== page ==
More often than not, the royals like to keep their private lives private, but every so often a picture or conversation gives us a rare glimpse into their personal interests—like their favorite books! The other day, Kate Middleton and Prince William shared photos of themselves from inside their workspace at Kensington Palace, and royal fans noticed the stack of Penguin Classics on Kate's desk. If you're looking for book recs, add these classics plus a few more royal-approved books, below, to your reading list during quarantine.
If you haven't watched Greta Gerwig's adaptation of Little Women (2019), you're missing out. The Louisa May Alcott classic, which centers on the lives of the four March sisters, is required reading. Read it before you watch Gerwig's wonderful version.
Raise your hand if you skimmed through every chapter of The Count of Monte Cristo the summer before high school! (*Raises hand.*) Now that we all are spending more time at home, take a weekend (or five) to dive into Alexandre Dumas' story about a young sailor from Marseilles who ends up imprisoned.
Back in the day when Meghan Markle had a blog called The Tig, she shared a list of "badass books." Don Miguel Ruiz's The Four Agreements—an inspiring guide to personal freedom—made the cut. It all comes full-circle with the whole leaving-the-royal-family thing.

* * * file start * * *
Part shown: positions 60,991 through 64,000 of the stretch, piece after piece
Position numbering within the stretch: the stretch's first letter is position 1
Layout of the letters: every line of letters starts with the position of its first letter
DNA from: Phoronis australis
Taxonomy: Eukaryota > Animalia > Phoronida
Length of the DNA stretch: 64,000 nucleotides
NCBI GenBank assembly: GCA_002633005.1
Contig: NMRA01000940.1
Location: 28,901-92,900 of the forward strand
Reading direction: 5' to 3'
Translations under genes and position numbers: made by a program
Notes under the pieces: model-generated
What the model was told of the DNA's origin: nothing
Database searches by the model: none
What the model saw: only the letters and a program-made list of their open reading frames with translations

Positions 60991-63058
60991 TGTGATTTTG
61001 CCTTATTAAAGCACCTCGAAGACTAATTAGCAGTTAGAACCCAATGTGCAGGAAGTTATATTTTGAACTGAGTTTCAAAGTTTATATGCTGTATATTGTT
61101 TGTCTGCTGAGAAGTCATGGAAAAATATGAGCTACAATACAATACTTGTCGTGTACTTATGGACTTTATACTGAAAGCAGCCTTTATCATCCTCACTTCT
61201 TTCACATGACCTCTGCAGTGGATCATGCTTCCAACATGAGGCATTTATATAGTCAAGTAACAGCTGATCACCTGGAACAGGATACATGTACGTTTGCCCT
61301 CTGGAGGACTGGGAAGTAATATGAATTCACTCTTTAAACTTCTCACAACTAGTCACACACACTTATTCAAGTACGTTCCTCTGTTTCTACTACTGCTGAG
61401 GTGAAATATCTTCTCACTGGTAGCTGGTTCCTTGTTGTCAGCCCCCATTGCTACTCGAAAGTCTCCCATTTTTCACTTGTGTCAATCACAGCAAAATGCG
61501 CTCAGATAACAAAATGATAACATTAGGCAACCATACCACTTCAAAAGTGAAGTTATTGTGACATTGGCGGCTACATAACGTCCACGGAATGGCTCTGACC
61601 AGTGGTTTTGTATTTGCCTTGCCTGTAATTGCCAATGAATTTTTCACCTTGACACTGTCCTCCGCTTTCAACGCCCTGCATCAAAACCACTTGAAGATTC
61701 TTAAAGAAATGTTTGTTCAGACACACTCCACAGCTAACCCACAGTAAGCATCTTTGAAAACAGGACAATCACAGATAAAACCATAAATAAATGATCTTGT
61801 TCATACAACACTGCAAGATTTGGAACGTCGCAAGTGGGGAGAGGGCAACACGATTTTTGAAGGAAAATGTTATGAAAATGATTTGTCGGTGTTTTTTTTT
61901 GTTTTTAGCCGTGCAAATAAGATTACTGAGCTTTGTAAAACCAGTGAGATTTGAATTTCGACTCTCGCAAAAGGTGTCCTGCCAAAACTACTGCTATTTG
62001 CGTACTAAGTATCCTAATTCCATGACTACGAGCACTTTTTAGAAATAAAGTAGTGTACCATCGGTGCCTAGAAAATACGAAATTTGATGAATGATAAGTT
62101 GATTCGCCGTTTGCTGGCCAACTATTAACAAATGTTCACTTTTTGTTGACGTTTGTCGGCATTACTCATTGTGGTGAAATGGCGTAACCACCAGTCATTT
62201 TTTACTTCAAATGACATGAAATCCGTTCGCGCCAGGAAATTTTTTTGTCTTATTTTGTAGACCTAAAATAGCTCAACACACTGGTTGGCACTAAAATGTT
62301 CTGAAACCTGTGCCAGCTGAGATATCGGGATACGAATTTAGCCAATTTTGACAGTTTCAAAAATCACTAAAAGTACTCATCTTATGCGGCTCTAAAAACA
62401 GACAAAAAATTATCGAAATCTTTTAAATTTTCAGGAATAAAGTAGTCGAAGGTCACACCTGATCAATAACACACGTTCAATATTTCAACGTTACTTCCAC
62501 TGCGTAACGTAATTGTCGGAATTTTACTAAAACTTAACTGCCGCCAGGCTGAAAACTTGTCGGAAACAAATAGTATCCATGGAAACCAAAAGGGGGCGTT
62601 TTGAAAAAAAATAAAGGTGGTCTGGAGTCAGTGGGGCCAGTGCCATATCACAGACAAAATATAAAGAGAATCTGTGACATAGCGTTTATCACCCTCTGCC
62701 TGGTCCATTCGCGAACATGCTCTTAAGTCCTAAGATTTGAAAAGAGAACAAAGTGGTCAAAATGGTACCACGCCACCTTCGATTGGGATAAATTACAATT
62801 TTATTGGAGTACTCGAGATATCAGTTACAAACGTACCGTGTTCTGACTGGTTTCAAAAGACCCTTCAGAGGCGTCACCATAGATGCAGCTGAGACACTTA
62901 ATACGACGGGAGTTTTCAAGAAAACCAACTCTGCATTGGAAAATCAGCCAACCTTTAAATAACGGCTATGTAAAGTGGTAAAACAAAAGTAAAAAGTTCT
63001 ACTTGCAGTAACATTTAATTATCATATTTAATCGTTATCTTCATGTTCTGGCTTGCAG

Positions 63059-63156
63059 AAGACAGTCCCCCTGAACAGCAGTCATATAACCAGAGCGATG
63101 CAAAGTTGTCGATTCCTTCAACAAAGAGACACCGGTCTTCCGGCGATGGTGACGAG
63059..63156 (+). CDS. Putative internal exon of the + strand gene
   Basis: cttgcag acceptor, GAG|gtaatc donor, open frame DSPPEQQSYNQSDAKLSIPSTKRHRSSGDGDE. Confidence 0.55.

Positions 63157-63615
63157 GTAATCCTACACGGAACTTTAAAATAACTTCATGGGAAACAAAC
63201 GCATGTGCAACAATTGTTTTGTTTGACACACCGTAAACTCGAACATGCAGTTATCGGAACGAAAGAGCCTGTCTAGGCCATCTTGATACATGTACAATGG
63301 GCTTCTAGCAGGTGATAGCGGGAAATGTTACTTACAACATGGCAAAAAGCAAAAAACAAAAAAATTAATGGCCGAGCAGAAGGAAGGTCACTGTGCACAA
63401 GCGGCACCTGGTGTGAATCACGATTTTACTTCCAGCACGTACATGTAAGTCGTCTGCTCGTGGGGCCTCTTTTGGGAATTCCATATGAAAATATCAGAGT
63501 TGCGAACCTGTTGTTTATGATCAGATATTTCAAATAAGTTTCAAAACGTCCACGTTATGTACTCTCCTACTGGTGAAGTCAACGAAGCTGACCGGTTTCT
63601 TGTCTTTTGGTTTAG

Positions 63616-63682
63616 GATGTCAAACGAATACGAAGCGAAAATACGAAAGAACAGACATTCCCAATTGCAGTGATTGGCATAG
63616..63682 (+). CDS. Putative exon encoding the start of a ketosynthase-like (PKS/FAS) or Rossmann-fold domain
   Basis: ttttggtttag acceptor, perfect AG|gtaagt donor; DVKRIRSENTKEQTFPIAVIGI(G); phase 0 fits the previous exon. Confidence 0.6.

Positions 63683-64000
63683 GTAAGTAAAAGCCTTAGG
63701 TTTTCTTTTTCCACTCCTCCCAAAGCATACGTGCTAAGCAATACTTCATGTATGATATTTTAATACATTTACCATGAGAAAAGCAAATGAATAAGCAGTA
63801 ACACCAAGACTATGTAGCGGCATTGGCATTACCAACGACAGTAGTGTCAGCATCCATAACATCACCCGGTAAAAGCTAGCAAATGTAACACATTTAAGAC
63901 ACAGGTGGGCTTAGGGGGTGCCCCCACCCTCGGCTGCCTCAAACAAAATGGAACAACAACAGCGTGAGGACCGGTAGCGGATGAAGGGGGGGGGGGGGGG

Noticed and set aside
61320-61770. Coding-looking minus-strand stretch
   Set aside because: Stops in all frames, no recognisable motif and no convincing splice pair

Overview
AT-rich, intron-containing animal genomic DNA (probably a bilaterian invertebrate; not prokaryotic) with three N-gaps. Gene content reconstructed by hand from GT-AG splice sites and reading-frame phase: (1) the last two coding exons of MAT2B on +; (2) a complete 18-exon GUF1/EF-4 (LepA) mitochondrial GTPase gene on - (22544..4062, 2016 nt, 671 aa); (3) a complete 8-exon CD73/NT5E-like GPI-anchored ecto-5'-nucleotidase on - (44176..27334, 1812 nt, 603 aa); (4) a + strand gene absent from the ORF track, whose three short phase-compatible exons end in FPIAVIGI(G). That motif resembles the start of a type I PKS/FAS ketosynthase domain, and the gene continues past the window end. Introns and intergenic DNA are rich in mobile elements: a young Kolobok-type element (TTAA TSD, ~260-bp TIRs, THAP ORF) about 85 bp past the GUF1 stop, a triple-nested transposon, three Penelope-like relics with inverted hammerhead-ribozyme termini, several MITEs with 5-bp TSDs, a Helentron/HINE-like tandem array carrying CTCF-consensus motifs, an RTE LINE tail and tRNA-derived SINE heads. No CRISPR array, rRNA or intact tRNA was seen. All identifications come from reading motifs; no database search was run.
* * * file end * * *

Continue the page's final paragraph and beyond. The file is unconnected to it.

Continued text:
Another Penguin Classic found on Kate's desk, Emily Brontë's Wuthering Heights tells the story of the troubled orphan Heathcliff and his doomed love for Catherine Earnshaw. It will wreck you.
“It is a truth universally acknowledged, that a single man in possession of a good fortune, must be in want of a wife,” reads the first line of Jane Austen's Pride & Prejudice. The classic novel tells the story of Elizabeth Bennet, the second eldest of five sisters who will inherit no money, and whose mother is keen to have her daughters marry well. Enter Mr. Darcy, a man of great wealth, who'd be a great match if he weren't such a snob. There's humor, heartbreak, love, and all the good things.
Virginia Woolf called George Eliot's Middlemarch "one of the few English novels written for grown-up people," which is quite the endorsement. The story explores the lives of ordinary people in a nineteenth-century Midlands town experiencing disappointment, love, and sorrow in an extraordinary way.
A year-and-a-half ago, Meghan Markle launched a community cookbook with the Hubb Community Kitchen featuring special dishes from the Middle East, North Africa, Europe, and Eastern Mediterranean. Now's the perfect time to test a few recipes for you and your loved ones.
"My satire is against those who see figures and averages, and nothing else," Charles Dickens said of Hard Times, his classic novel satirizing life during the Industrial Revolution.
Homer's The Odyssey is another one of the classics sitting on Kate's desk. Odysseus survives storm and shipwreck while withstanding the Sirens' song and a trip to the Underworld. A story of perseverance and strength in trying times.
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